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Slave Narrative of Dina Beard

Posted By Dennis Partridge On In Arkansas,Black Genealogy | No Comments

Interviewer: Pernella Anderson, colored
Person Interviewed: Dina Beard
Age: b. 1862

Yes I was born in slavery time. I was born September 2, 1862 in the field under a tree. I don’t know nothing about slavery. I was too young to remember anything about slavery. But I tell you this much, times ain’t like they used to be. There was easy living back in the 18 hundred years. People wore homemade clothes, what I mean homespun and lowell clothes. My ma spun and weaved all of her cloth. We wore our dresses down to our ankles in length and my dresses was called mother hubbards. The skirts had about three yards circumference and we wore plenty of clothes under our dress. We did not go necked like these folks do now. Folk did not know how we was made. We did not show our shape, we did not disgrace ourself back in 1800. We wore our hair wrapped and head rags tied on our head. I went barefooted until I was a young missie then I wore shoes in the winter but I still went barefooted in the summer. My papa was a shoemaker so he made our shoes. We raised everything that we ate when I was a chap. We ate a plenty. We raised plenty of whippowell peas. That was the only kind of peas there was then. We raised plenty Moodie sweet potatoes they call them nigger chokers now. We had cows so we had plenty of milk and butter. We cooked on the fireplace. The first stove I cooked on was a white woman’s stove, that was 1890.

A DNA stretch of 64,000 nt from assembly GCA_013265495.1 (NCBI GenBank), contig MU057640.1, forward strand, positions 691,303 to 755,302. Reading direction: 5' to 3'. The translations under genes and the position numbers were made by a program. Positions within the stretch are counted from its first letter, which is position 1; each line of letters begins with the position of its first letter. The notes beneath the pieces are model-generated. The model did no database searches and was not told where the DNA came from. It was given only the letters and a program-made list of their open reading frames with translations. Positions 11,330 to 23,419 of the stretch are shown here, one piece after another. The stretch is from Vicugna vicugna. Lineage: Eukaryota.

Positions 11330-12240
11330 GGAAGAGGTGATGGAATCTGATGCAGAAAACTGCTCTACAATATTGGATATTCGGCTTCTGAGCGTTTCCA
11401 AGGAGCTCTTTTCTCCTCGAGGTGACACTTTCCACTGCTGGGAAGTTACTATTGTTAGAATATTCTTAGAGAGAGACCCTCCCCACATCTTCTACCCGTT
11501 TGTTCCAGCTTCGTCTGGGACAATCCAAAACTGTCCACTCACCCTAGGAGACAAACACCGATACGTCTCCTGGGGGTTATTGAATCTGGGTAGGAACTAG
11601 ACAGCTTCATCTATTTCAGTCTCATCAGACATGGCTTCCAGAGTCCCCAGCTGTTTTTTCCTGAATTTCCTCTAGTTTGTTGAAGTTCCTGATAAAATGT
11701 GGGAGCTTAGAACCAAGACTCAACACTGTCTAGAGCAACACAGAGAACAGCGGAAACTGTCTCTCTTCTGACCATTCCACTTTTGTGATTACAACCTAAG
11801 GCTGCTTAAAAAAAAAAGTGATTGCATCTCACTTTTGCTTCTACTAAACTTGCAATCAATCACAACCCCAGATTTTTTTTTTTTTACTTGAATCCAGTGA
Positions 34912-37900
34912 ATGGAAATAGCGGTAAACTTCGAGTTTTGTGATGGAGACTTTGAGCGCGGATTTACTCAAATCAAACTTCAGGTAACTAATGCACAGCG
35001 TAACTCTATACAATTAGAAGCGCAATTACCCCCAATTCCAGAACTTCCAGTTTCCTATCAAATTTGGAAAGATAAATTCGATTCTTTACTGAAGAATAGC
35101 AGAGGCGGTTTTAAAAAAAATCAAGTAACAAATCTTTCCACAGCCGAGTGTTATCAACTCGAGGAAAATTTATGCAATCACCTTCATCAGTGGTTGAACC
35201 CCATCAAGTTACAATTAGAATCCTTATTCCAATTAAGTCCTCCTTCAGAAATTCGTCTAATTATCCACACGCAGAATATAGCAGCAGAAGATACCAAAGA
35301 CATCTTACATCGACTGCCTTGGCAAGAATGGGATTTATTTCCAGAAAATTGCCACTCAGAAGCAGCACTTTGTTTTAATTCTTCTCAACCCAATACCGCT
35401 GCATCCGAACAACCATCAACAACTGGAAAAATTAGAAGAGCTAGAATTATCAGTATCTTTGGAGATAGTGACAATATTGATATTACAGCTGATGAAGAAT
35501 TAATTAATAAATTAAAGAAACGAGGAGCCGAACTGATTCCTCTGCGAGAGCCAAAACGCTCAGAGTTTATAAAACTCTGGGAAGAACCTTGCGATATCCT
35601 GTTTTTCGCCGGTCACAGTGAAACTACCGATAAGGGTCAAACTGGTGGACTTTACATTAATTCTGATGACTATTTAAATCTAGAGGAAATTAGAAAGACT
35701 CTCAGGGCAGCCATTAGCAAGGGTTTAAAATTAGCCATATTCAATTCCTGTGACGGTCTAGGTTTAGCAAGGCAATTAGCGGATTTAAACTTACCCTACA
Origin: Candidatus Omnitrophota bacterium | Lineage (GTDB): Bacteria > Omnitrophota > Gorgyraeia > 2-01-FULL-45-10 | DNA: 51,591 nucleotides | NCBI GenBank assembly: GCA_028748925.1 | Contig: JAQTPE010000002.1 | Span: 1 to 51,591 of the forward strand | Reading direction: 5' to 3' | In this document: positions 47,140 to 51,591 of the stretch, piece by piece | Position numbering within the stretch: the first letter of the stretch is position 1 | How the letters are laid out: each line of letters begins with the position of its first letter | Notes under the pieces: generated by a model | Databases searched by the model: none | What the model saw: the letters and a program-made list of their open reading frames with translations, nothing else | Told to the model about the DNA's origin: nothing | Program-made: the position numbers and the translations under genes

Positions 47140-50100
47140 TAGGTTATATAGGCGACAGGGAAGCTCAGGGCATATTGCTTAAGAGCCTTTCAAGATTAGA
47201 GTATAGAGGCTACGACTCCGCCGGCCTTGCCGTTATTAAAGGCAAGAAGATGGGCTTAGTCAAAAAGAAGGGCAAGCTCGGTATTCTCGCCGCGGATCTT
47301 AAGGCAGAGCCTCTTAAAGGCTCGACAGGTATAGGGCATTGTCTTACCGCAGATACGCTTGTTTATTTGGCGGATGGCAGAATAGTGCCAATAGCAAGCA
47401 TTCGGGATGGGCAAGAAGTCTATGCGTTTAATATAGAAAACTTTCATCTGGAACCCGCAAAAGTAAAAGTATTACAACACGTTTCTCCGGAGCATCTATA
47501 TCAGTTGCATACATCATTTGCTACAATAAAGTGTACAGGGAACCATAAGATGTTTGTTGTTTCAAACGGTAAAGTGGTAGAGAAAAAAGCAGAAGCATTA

I never chanced to go to school because where we lived there wasn’t no school. I worked all of the time. In fact that was all we knew. White people did not see where negroes needed any learning so we had to work. We lived on a place with some white people by the name of Dunn. They were good people but they taken all that was made because we did not know. I ain’t never been sick in my life and I have never had a doctor in my life. I am in good health now.

We traveled horseback in the years of 1800. We did not ride straddle the horse’s back we rode sideways. The old folks wore their dreses dragging the ground. We chaps called everybody old that married. We respected them because they was considered as being old. Time has made a change.


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